on the other, that his rising was only in the hearts and hopes of disappointed disciples.
Each one is false—to the New Testament witness—but they help us to locate what did happen
in between them.
So, the Resurrection was not the kind of resuscitation that the disciples
had experienced when Jesus raised Lazarus from the dead (Jn 11:1-44), or the daughter of
Jairus (Mk 5:21-43) or the son of the widow of Nain (Lk 7:11-17). These three would live
a while and then have to die again. Rather, the body-person of the risen Christ was transformed.
Unlike a mortal body, he could pass through walls (Jn 20:19); he could walk along with
and then "vanish" from two disciples on the road to Emmaus (Lk 24:31). By all accounts, "he
appeared in another form" (Mk 16:12). A whole throng of disciples, having seen him bodily "alive," then
witnessed him ascending from their midst "into heaven" (see Acts 1:6-12 and Lk 24:50-53).
On the other hand, Jesus' resurrection was not just wishful thinking on the
part of disciples. To begin with, they clearly were not expecting it; those two disciples
on the Emmaus road spent a whole day with him before recognizing who he was. Others upon
his appearance were "startled and terrified and thought that they were seeing a ghost" (Lk
24:37). If this were a made-up story, they surely would have represented themselves better.
Then the disciples were transformed by their conviction that God had raised
him up, many giving their lives in witness to this truth; such commitment is impossible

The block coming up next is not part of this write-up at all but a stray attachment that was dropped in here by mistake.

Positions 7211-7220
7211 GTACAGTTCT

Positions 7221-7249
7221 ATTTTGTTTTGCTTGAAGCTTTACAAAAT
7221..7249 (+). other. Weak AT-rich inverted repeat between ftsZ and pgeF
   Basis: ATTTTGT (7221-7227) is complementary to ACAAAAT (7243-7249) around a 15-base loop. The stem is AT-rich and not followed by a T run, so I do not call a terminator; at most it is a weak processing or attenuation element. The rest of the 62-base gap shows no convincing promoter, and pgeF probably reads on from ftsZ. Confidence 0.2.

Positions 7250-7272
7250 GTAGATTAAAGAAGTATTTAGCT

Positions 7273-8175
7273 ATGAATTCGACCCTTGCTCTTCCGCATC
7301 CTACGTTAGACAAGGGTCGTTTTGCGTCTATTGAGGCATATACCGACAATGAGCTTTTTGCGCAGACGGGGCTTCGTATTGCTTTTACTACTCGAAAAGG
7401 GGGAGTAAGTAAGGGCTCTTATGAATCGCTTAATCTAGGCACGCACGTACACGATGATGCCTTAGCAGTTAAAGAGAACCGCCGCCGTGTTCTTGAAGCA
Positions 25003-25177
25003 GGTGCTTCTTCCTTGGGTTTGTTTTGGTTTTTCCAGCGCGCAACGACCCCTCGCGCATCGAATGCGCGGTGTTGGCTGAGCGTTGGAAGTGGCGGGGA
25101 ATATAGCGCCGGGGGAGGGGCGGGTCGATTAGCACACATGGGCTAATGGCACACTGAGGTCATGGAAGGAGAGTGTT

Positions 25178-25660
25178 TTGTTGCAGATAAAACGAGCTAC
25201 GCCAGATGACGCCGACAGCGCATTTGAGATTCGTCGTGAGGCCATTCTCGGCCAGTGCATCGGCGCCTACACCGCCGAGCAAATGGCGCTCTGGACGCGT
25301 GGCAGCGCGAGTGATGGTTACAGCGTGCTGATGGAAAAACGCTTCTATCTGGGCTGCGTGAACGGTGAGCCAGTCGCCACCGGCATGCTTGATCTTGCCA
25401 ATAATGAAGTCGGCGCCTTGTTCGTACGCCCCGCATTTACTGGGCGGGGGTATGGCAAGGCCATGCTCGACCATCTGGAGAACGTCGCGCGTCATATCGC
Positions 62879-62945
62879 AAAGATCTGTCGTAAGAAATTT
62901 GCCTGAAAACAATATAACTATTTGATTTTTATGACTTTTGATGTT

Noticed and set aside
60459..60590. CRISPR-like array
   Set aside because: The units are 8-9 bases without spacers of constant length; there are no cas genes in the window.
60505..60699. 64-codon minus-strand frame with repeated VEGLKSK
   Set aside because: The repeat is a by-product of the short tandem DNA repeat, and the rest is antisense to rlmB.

from a conspiracy of fond hopes. The disciples knew that his resurrection was "real" because
Jesus had shown them the wounds in his body—even inviting Thomas to touch them (Jn 20:24-29).
He had asked them for food and eaten it (Lk 24:36-43); why, he'd even invited them to breakfast
So, what did happen, between these two wrong responses? We cannot fully describe
it; the resurrection of Jesus, the Christ, belongs within the supernatural world, within
God's eternal realm. Paul portrays the risen Christ as "a spiritual body" (1 Cor 15:44)
and we may not improve upon that—on this side of eternity.
Those first disciples recognized Christ's resurrection as very real, though
they could not fully name his new mode of spiritual embodiment; it was a new phenomenon
to their experience—of "another world," as it were, within the life and power of God. Nor
can we describe it, never having known as much in our experience. Yet we are invited to
join in the rock-solid conviction of those first witnesses that Jesus "was raised on the
third day" (1 Cor 15:4).
If we can, by God's grace, then all should be changed, changed utterly. Why,
we even confess in the Apostles Creed that we fully expect "the resurrection of the body" for
ourselves at the end of time. And it only seems reasonable to wonder which body will rise;
I certainly want my 21-year-old one—with all my hair and vital functions—not what I have
now. This one would not be a terrible beauty!
When Yeats refers to a "terrible" beauty being born, he means it in
the Celtic sense of awe-inspiring. In more contemporary parlance, we might say, "Easter
is awesome." But what else can be said about the change that it wrought in human history?
How to describe the change?
That Jesus had risen was the bedrock on which the disciples launched Christian
faith and founded the Church. Of course, we must add to their experience of Christ's resurrection
the phenomenal event of Pentecost (Acts 2). Pentecost rounded out their Easter experience,